Turning now to FIG. 5, in this figure is illustrated an example user interface 500 for implementing techniques relating to management of content versions as described herein. The user interface 500 may include a display portion 502, a timeline portion 504, and a playback control portion 506. In some examples, the display portion 502 may be configured to display content items (e.g., audio and video files). Currently, the display portion 502 includes a scene of a movie (e.g., a video file that is a content item). The displayed scene may include a single frame of the movie. In the scene, two men 514, 516 are located in what appears to be a red-light district. This may be determined by analyzing the scene (e.g., one or more frames) to identify the many signs advertising adult-related services. For example, a text sign 508 includes the word “ADULT,” while a graphic sign 510 includes a graphic of a dancing woman, and a combined sign 512 includes a graphic of a dancing woman combined with text. Thus, the analyzing may be configured to recognize text content (e.g., the text sign 508) in the scene and graphical content (e.g., the graphic sign 510 and the combined sign 512) in the scene.

The scene may depict the two men 514, 516 as they are currently engaged in a fight scene (e.g., a violent sequence). This may be evident by the positioning of the two men 514, 516 relative to each other, the presence of a knife 518, the presence of blood 520, and the presence of words 522. In some examples, any of the signs 508-512, the positioning of the men 514, 516, the knife 518, the blood 520, the words 522, and any other verbal or visual aspect of the scene may act as visual and/or verbal indicators. In this manner, depending on user preferences, the content version management engine 102 may identify the segment corresponding to his scene, including one or more frames before this frame and/or one or more frames after this frame, as a segment to be modified. A modified version of this scene is illustrated in FIG. 6.

The playback control portion 506 may be configured with any suitable combination of buttons, toggles, and the like to enable playback control of the movie. The timeline portion 504 may include a slide bar 524 which may indicate the current location of the displayed scene relative to the entire movie. The timeline portion 504 may also include one or more content indicators 526. The content indicators 526 may correspond to locations in the movie where alternate content (e.g., alternate segments) may be introduced. For example, the slide bar 524 partially covers one of the content indicators 526. This may indicate that the currently displayed scene is one in which alternate content may be introduced. The alternate content may have been previously generated by a production studio that produced the movie, may be selected from generic content, may be an advertisement, may be a modified version of the scene using techniques described herein (e.g., removal and/or on-screen censoring of certain content). The content indicators 526 may be referenced in addition to the verbal and visual indicators discussed above. In some examples, the content indicators 526 may be the only indicators that are used to determine when alternate content can be introduced.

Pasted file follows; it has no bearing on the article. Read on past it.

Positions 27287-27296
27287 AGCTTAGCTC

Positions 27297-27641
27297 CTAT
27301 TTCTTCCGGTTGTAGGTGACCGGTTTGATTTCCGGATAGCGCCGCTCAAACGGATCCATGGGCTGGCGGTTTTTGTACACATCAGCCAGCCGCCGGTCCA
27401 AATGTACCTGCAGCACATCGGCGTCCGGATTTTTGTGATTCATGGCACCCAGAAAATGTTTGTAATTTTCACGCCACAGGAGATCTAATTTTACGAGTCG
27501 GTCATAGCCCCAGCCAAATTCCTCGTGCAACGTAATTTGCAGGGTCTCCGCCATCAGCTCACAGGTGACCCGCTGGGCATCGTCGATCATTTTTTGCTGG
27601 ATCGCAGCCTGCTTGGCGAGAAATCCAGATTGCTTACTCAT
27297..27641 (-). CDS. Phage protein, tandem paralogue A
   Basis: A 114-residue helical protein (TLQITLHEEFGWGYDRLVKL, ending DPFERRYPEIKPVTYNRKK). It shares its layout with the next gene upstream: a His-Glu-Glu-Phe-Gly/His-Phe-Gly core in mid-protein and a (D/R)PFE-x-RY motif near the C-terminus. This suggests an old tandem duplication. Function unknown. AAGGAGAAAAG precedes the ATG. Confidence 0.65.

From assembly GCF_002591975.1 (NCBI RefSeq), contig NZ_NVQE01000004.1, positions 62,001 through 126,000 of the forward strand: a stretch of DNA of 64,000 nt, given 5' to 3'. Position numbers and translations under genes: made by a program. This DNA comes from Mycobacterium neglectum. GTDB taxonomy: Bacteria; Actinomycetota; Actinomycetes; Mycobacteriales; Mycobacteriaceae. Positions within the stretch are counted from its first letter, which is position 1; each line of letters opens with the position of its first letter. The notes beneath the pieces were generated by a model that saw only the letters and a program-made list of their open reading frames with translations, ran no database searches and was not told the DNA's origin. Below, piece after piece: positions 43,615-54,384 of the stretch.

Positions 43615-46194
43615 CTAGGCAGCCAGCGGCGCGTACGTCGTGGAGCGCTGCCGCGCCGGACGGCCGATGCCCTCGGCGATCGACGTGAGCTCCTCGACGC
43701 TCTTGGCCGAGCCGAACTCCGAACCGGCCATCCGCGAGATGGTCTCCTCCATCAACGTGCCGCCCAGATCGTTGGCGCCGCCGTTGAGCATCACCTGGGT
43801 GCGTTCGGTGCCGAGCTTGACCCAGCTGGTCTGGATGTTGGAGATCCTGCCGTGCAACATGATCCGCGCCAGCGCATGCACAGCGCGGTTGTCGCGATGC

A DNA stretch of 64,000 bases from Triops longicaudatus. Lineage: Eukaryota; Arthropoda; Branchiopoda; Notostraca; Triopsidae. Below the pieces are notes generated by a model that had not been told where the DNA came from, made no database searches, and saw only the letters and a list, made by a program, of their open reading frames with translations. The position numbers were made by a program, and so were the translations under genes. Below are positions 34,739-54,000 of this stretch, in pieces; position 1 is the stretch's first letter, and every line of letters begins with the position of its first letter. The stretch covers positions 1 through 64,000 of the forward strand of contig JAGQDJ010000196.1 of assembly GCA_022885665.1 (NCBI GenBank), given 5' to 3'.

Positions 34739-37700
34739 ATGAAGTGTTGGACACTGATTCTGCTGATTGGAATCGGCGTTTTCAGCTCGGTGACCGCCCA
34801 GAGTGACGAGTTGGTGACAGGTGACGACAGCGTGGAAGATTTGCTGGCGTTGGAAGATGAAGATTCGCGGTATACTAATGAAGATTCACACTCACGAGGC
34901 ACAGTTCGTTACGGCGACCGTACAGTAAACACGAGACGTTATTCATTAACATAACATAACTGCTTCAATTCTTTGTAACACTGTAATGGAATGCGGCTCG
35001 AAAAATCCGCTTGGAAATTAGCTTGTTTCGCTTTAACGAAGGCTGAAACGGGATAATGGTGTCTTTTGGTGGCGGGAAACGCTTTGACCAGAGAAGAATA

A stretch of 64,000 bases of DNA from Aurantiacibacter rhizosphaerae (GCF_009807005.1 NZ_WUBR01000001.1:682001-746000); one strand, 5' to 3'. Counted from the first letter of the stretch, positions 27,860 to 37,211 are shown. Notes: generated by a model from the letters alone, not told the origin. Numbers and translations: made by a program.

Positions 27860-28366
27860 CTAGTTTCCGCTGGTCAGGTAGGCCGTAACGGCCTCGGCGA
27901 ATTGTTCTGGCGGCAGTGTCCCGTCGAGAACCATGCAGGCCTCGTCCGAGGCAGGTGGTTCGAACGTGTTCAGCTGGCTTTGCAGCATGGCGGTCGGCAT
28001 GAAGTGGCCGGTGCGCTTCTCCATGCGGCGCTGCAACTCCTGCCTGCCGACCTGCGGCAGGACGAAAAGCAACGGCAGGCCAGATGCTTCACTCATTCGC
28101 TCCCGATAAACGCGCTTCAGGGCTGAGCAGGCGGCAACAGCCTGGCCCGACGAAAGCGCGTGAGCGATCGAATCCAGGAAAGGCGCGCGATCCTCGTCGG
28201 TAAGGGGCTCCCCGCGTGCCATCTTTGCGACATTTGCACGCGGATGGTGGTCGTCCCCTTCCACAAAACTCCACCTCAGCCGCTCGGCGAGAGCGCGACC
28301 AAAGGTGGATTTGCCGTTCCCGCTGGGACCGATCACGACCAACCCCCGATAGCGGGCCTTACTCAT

In some examples, the user interface 500 is used by a curator to insert the content indicators 526. For example, as a curator reviews the movie, whether during production or afterwards, the curator may jump from frame to frame using the buttons in the playback control portion 506 or by sliding the slide bar 524 to locate scenes that may be modified. Once a scene is located, the curator may access functionality to enable the curator to insert a content indicator 526 along the timeline portion 504 and insert a note associated with the content indicator 526. In some examples, the functionality of viewing the user interface 500, inserting the content indicators 526, inserting notes along with the content indicators 526, and associating the content indicators 526 and notes with the movie, may be provided to a user device via one or more application programming interfaces (API). In this manner, a curator may utilize the API provided by the content service 204 to interact with the content indicators 526. The notes may indicate additional details about the scene identified by the content indicator. The notes may also reference certain other alternate scenes that can be used in place of the identified scene. For example, the notes may include a table that includes a listing of alternate scenes, describes details about each alternate scene (e.g., identify what is removed or altered compared to the identified scene), identify a likely “rating” for each scene, and any other information that may relevant to determining an alternate scene.